COVID-19 national emergency ends: What it means, what to expect

Ending the national emergency over COVID-19 is symbolic of transitioning from one phase of the pandemic response to another. File Photo by John Angelillo/UPI
1 of 4 | Ending the national emergency over COVID-19 is symbolic of transitioning from one phase of the pandemic response to another. File Photo by John Angelillo/UPI | License Photo

April 12 (UPI) -- President Joe Biden signed a bill ending the COVID-19 national emergency weeks before it was set to expire, but a public health emergency still remains in place until May 11.

Monday's signing marks the winding down of several policies and provisions put in place to combat the spread of the coronavirus, with several more, including the Title 42 immigration policy, set to end along with the public emergency next month.


The Biden administration said in February that while "an orderly transition" from the dual emergencies was necessary, the impact of the virus in the United States has changed since they were first implemented.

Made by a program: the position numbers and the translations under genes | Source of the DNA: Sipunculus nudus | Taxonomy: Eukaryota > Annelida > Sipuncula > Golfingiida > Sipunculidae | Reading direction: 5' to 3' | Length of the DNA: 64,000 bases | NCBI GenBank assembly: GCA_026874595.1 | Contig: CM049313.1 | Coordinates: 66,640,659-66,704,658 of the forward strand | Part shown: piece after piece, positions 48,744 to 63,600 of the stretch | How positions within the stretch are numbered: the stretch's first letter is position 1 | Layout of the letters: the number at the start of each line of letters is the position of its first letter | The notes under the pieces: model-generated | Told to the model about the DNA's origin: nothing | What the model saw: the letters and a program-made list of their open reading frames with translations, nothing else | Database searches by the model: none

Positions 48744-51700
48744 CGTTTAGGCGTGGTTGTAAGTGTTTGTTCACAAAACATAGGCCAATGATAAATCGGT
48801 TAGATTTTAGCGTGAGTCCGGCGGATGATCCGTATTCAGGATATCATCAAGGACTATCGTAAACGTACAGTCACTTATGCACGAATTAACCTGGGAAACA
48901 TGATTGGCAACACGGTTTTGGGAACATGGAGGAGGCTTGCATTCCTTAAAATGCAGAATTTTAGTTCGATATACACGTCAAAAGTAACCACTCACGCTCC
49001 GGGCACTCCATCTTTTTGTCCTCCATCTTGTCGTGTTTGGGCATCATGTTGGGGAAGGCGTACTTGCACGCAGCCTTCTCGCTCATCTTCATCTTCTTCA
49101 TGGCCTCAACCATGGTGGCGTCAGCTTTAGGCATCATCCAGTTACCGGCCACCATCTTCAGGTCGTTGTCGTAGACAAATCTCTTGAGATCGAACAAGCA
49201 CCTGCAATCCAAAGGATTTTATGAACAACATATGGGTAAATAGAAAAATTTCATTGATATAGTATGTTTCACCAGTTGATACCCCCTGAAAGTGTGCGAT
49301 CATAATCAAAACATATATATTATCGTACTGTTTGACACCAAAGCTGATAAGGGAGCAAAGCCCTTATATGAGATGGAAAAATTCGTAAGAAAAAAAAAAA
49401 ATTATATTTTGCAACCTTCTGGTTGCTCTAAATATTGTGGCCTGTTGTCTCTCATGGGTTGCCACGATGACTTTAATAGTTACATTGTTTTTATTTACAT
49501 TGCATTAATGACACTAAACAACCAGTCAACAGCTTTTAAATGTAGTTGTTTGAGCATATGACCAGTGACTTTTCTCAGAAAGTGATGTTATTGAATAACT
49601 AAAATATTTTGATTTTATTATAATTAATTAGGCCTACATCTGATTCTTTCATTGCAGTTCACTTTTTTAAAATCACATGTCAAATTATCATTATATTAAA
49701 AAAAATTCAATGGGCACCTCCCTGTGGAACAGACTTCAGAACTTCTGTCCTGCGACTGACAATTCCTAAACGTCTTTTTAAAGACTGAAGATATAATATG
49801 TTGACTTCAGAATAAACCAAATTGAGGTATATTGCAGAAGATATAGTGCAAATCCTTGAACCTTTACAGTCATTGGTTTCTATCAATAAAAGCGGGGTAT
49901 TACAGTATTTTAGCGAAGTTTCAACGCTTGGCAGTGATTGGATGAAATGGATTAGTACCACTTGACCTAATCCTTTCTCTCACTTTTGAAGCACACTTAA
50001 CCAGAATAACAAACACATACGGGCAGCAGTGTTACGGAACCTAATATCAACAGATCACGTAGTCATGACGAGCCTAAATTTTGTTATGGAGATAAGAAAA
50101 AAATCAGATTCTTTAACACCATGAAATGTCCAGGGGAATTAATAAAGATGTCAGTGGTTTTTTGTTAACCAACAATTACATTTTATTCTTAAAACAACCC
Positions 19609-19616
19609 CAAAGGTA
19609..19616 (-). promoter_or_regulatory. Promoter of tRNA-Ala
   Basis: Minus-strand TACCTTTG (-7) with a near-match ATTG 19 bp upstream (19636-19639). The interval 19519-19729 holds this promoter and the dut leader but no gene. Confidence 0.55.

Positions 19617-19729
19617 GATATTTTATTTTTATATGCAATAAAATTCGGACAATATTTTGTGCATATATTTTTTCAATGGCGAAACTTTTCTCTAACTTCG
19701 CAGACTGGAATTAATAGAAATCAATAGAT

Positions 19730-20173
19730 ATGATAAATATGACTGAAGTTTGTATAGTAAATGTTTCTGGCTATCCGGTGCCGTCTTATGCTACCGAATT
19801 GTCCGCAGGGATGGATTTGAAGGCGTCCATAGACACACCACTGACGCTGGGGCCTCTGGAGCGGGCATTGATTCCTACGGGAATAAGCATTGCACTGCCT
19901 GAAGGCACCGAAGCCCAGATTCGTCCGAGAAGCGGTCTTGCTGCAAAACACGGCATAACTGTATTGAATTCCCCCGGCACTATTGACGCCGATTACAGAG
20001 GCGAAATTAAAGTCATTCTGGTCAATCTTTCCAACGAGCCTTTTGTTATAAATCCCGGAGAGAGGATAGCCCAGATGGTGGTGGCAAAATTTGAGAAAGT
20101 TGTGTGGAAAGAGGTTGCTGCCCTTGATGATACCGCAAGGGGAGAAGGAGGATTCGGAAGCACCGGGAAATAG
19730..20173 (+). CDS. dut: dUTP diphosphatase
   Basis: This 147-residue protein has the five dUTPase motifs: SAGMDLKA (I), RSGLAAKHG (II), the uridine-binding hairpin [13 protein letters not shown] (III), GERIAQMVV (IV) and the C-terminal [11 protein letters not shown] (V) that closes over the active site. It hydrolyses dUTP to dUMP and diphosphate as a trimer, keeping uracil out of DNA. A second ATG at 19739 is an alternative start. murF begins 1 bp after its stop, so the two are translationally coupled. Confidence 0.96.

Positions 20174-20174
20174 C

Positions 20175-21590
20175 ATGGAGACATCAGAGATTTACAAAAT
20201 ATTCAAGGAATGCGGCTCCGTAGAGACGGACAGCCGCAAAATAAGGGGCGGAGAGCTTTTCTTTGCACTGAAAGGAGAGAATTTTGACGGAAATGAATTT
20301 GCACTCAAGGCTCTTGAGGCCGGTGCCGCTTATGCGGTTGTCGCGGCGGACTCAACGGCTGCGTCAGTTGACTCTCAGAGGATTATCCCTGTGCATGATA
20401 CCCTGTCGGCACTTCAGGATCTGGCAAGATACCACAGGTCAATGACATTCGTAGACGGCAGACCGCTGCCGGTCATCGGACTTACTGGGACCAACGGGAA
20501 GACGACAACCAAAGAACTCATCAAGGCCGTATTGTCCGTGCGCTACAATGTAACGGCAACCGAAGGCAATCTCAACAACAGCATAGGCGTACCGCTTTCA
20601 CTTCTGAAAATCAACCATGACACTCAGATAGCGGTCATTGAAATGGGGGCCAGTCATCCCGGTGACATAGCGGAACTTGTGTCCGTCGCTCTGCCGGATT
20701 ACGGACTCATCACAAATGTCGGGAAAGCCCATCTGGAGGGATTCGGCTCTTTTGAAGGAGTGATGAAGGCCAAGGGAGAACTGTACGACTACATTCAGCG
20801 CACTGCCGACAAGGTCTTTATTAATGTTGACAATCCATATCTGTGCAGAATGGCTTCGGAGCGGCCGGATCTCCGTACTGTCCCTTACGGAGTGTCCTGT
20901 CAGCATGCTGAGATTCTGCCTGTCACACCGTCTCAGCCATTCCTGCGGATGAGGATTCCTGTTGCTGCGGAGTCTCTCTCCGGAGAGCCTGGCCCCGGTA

"Today, we are in a different phase of the response to that pandemic than we were in March of 2020," he said.


National emergency

The national emergency, which ended with the bill signed Monday, gave the federal government the ability to take blanket measures to prop up the healthcare system, federal healthcare plans and the welfare system in the face of the outbreak and its many economic implications.

It activated certain provisions in the Stafford Act, through which federal funding was provided to U.S. states and territories to support their response to the pandemic.